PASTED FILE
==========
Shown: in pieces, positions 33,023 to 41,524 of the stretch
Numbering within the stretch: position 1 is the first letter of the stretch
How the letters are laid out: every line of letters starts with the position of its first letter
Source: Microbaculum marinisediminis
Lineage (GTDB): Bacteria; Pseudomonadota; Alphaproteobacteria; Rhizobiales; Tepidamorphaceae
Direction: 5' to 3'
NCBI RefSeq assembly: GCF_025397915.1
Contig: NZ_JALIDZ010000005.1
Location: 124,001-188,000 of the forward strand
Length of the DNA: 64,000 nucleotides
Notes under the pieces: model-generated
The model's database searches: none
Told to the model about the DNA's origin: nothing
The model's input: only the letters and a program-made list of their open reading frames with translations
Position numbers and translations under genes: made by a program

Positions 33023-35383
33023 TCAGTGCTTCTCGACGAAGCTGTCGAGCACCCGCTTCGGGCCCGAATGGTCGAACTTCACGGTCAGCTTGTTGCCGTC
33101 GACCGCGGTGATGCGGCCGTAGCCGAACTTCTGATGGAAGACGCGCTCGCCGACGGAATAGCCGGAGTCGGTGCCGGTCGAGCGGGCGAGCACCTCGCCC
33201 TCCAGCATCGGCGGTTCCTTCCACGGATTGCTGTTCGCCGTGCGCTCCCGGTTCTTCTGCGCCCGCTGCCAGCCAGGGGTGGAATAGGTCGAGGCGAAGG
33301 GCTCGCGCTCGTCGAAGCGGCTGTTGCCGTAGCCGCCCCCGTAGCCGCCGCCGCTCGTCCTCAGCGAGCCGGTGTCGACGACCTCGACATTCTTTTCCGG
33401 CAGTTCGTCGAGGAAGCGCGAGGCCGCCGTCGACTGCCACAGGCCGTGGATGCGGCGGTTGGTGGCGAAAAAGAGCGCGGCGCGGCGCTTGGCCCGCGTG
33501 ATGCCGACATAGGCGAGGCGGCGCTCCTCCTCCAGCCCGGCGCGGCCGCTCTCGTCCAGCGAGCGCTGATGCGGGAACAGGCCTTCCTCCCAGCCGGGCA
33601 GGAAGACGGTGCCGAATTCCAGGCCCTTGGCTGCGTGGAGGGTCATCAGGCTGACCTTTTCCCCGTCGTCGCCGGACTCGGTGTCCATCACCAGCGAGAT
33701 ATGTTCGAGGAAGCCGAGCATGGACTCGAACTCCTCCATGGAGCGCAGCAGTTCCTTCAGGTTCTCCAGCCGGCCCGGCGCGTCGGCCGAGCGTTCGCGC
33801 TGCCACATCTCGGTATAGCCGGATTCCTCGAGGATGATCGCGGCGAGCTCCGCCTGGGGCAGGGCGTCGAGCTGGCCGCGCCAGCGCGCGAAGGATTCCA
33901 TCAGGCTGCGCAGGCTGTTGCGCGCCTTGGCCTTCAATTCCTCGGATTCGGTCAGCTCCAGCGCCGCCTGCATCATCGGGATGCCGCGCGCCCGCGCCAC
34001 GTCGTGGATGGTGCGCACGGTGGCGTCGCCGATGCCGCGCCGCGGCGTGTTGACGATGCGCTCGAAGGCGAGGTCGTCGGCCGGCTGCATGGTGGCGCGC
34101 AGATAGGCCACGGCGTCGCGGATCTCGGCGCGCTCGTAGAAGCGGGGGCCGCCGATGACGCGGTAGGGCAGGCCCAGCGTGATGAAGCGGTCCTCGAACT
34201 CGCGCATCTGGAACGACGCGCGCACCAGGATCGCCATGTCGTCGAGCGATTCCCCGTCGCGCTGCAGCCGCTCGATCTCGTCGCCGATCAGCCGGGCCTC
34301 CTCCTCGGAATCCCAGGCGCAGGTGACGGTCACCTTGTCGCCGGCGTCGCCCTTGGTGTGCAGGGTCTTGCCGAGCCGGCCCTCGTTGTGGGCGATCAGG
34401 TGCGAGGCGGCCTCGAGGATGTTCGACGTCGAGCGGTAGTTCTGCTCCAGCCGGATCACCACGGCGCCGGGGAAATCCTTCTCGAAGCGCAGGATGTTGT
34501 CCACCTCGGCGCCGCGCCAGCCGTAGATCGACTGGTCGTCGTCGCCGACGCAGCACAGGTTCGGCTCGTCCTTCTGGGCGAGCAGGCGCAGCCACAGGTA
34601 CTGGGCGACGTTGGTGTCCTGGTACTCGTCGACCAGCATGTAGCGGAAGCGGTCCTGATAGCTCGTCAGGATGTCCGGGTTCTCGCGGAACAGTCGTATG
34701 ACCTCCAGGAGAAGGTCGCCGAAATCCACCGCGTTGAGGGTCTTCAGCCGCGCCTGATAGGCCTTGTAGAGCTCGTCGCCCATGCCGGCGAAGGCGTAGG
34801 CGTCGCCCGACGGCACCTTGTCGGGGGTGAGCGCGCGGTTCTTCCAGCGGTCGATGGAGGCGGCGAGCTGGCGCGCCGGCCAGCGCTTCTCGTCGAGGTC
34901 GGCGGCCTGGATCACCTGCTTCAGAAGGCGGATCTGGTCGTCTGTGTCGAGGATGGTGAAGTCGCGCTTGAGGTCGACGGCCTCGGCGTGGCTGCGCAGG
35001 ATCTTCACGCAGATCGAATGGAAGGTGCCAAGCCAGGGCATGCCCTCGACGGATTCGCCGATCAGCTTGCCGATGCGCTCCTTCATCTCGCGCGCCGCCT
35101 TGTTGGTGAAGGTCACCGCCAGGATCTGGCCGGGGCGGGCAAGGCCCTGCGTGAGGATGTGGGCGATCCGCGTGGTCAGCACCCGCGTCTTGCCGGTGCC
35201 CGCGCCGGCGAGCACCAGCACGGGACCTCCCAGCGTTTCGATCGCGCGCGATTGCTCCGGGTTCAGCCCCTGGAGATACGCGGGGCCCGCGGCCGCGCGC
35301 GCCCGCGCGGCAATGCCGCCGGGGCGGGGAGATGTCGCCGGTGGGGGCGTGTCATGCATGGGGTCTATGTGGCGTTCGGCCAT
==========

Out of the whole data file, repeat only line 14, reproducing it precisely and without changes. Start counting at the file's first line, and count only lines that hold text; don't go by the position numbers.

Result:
The model's input: only the letters and a program-made list of their open reading frames with translations